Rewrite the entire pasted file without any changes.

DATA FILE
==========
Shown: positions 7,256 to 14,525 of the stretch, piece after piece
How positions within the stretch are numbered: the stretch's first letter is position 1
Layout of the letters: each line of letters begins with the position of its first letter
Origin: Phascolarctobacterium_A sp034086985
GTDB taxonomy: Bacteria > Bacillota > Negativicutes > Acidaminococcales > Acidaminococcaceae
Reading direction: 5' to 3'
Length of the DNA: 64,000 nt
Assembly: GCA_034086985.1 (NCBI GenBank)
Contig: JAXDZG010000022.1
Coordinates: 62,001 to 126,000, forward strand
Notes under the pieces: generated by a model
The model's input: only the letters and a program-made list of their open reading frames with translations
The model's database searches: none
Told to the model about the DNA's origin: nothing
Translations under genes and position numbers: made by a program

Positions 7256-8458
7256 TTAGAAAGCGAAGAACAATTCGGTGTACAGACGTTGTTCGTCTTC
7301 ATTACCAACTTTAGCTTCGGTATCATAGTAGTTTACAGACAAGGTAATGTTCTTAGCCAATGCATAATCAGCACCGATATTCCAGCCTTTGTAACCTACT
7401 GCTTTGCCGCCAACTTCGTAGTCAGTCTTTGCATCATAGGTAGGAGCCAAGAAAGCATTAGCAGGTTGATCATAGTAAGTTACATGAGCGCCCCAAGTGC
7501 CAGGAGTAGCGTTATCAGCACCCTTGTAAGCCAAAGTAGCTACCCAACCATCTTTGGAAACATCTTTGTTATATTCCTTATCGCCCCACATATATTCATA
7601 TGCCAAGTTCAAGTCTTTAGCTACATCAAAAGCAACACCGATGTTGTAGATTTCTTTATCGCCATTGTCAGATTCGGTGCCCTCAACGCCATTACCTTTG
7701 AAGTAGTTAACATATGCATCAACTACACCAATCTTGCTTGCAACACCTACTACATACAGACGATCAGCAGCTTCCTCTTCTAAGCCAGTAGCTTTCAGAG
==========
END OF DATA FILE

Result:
Shown: positions 7,256 to 14,525 of the stretch, piece after piece
How positions within the stretch are numbered: the stretch's first letter is position 1
Layout of the letters: each line of letters begins with the position of its first letter
Origin: Phascolarctobacterium_A sp034086985
GTDB taxonomy: Bacteria > Bacillota > Negativicutes > Acidaminococcales > Acidaminococcaceae
Reading direction: 5' to 3'
Length of the DNA: 64,000 nt
Assembly: GCA_034086985.1 (NCBI GenBank)
Contig: JAXDZG010000022.1
Coordinates: 62,001 to 126,000, forward strand
Notes under the pieces: generated by a model
The model's input: only the letters and a program-made list of their open reading frames with translations
The model's database searches: none
Told to the model about the DNA's origin: nothing
Translations under genes and position numbers: made by a program

Positions 7256-8458
7256 TTAGAAAGCGAAGAACAATTCGGTGTACAGACGTTGTTCGTCTTC
7301 ATTACCAACTTTAGCTTCGGTATCATAGTAGTTTACAGACAAGGTAATGTTCTTAGCCAATGCATAATCAGCACCGATATTCCAGCCTTTGTAACCTACT
7401 GCTTTGCCGCCAACTTCGTAGTCAGTCTTTGCATCATAGGTAGGAGCCAAGAAAGCATTAGCAGGTTGATCATAGTAAGTTACATGAGCGCCCCAAGTGC
7501 CAGGAGTAGCGTTATCAGCACCCTTGTAAGCCAAAGTAGCTACCCAACCATCTTTGGAAACATCTTTGTTATATTCCTTATCGCCCCACATATATTCATA
7601 TGCCAAGTTCAAGTCTTTAGCTACATCAAAAGCAACACCGATGTTGTAGATTTCTTTATCGCCATTGTCAGATTCGGTGCCCTCAACGCCATTACCTTTG
7701 AAGTAGTTAACATATGCATCAACTACACCAATCTTGCTTGCAACACCTACTACATACAGACGATCAGCAGCTTCCTCTTCTAAGCCAGTAGCTTTCAGAG